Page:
From Casetext: Smarter Legal Research

Hoffman v. Buchanan

Court of Civil Appeals of Texas
Nov 4, 1909
57 Tex. Civ. App. 368 (Tex. Civ. App. 1909)


Decided November 4, 1909.

1. — Findings of Fact — Harmless Error.

The failure of the trial court on request to make findings of fact upon an issue involved is not prejudicial or ground for reversal where the evidence is brought up by statement of facts and subject to review on appeal.

2. — Purchase of Land — Trust — Parol Sale.

It seems that one negotiating a purchase of land who agrees beforehand with another also desiring to purchase a part of same that he will, on obtaining deed to the whole to himself, convey to the other the part the latter desired to buy at the price paid by himself therefor, was more than a mere parol agreement to sell, but constituted such purchaser, on obtaining title, a holder of such part in trust for the one to whom he had promised to convey.

3. — Trust — Action for Land — Tender of Payment.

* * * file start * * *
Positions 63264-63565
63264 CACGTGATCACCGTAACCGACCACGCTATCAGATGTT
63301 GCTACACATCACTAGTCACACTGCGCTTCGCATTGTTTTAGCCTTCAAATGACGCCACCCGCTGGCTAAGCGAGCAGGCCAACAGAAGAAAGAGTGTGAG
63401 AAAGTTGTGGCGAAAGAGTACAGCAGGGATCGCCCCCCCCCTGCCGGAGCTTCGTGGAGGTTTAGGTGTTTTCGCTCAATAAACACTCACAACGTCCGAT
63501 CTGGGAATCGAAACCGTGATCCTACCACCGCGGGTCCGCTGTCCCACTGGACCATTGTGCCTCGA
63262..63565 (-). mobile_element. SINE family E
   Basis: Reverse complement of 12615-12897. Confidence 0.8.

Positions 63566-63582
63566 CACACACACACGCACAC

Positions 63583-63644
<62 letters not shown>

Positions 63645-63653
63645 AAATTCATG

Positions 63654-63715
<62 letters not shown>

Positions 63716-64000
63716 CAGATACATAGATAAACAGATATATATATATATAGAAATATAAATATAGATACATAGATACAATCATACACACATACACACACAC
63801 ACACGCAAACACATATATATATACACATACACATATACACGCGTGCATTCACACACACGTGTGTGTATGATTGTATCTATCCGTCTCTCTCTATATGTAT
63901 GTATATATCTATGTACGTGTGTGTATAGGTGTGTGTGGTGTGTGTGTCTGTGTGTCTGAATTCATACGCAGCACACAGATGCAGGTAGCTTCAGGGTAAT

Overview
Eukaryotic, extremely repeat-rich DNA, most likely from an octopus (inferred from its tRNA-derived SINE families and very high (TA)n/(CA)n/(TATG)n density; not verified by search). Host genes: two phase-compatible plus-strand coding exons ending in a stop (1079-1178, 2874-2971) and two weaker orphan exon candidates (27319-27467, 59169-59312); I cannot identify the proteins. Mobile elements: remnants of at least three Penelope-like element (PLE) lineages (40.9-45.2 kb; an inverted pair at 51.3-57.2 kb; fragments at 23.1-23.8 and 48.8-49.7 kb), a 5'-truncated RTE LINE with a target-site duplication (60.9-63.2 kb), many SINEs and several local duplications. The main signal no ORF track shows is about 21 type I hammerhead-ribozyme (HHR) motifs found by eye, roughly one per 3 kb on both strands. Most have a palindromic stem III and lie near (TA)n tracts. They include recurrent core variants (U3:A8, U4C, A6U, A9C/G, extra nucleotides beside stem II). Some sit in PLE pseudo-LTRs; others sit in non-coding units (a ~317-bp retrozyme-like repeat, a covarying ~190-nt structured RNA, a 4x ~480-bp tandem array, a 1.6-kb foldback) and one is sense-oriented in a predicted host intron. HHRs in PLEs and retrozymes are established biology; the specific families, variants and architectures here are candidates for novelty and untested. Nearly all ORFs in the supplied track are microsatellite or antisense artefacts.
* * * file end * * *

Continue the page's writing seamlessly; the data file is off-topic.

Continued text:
Plaintiff, claiming land on the ground that defendant had purchased and paid for it under an agreement to convey it to him on payment of the same purchase price, could not recover it in trespass to try title without tendering such payment.

4. — Limitation — Trust — Adverse Possession.

One who purchased land under an agreement simply to convey it to another on repayment of the purchase money advanced, but who thereupon took possession, improved and cultivated it, was not in possession as a trustee, there being no agreement that he should take possession and hold it for the other. His possession was that of a trespasser and adverse to proposed purchaser. The action of the latter to recover the land was barred by such possession and use for five years under a recorded deed.

Appeal from the District Court of Red River County. Tried below before Hon. Ben H. Denton.

Kennedy Robbins, for appellant. — The court erred in failing and refusing to file additional findings of fact as requested by plaintiff. Sayles' Rev. Stats., art. 1333; Callahan v. Grenet, 66 Tex. 236; Cason Bro. v. Connor, 83 Tex. 30; Fitzhugh v. Land Co., 81 Tex. 313 [ 81 Tex. 313]; Parker v. Stephens, 39 S.W. 164.

Plaintiff acquired title to the land in controversy solely by virtue of a contract or agreement between plaintiff and defendant for the joint acquisition of land, a part of which is the land in controversy. An express trust in favor of plaintiff in the land in controversy was thereby created and defendant was the trustee to execute and carry out such trust. Gardner v. Rundell, 70 Tex. 453; Boon v. Chamberlain, 82 Tex. 481; Stafford v. Stafford, 96 Tex. 110 [ 96 Tex. 110]; Lucia v. Adams, 36 Texas Civ. App. 454[ 36 Tex. Civ. App. 454].